While Indigenous rights advocates and surviving family members wait for the federal government to actually begin its inquiry into Canada’s missing and murdered Indigenous women and girls, KAIROS has launched an online information hub to provide a window into the ongoing process.
“We want to play a positive role in making sure people have the information that they need in order to follow the inquiry,” says Katy Quinn, Indigenous rights program co-ordinator for KAIROS, an ecumenical advocacy group that counts The United Church of Canada as a member.
The hub includes up-to-date news stories and videos, an easy-to-read timeline of events, and links to related advocacy organizations. It also features a list of actions for individuals or community groups, including hosting a film night, signing a petition or attending a vigil.
“I hope people come away from the hub with a deeper understanding of the issue,” says Quinn. “It’s a Canadian issue, not [only] an Indigenous issue. This is something that we all need to be involved in.”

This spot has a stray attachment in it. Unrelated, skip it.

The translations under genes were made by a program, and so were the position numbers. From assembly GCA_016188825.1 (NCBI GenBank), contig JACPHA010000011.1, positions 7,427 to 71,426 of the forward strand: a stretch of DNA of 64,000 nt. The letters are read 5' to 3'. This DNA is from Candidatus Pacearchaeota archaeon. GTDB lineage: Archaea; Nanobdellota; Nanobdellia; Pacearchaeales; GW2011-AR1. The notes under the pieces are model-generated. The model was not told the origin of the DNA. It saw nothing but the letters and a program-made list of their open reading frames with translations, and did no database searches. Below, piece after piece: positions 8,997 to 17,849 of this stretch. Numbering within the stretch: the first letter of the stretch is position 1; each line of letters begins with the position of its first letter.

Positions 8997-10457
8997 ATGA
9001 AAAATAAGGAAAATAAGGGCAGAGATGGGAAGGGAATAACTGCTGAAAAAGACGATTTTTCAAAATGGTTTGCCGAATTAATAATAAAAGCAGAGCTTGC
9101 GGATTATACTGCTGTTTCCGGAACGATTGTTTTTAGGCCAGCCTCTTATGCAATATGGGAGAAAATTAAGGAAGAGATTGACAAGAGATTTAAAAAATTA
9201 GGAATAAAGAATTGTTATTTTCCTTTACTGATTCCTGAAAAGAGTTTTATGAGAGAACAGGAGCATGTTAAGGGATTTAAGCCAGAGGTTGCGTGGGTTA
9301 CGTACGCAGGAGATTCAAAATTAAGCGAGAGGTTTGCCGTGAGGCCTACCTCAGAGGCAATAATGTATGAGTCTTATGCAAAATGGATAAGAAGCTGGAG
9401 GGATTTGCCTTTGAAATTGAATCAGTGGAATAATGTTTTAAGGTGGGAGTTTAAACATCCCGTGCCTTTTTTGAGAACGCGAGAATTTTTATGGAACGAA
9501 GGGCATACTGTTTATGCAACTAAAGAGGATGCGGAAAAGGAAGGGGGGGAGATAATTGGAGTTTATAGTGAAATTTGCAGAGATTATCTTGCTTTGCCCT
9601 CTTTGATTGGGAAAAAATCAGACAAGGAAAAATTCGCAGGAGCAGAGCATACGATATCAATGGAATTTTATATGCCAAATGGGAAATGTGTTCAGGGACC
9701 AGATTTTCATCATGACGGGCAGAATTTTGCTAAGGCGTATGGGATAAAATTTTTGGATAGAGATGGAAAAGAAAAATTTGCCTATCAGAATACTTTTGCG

Compared to the rest of Canada’s female population, Indigenous women and girls are three times more likely to disappear and four times more likely to be the victims of homicide. These devastating statistics are why the Truth and Reconciliation Commission called for a national inquiry into the issue of missing and murdered Indigenous women and girls, a recommendation that Prime Minister Justin Trudeau’s federal government agreed to last December. The inquiry was officially launched in August, but has yet to begin in earnest.
Quinn notes that volunteer Joanne Scofield did the bulk of the work on the hub itself. “It’s quite inspiring what can be achieved when a volunteer is really committed.” You can visit the information hub here
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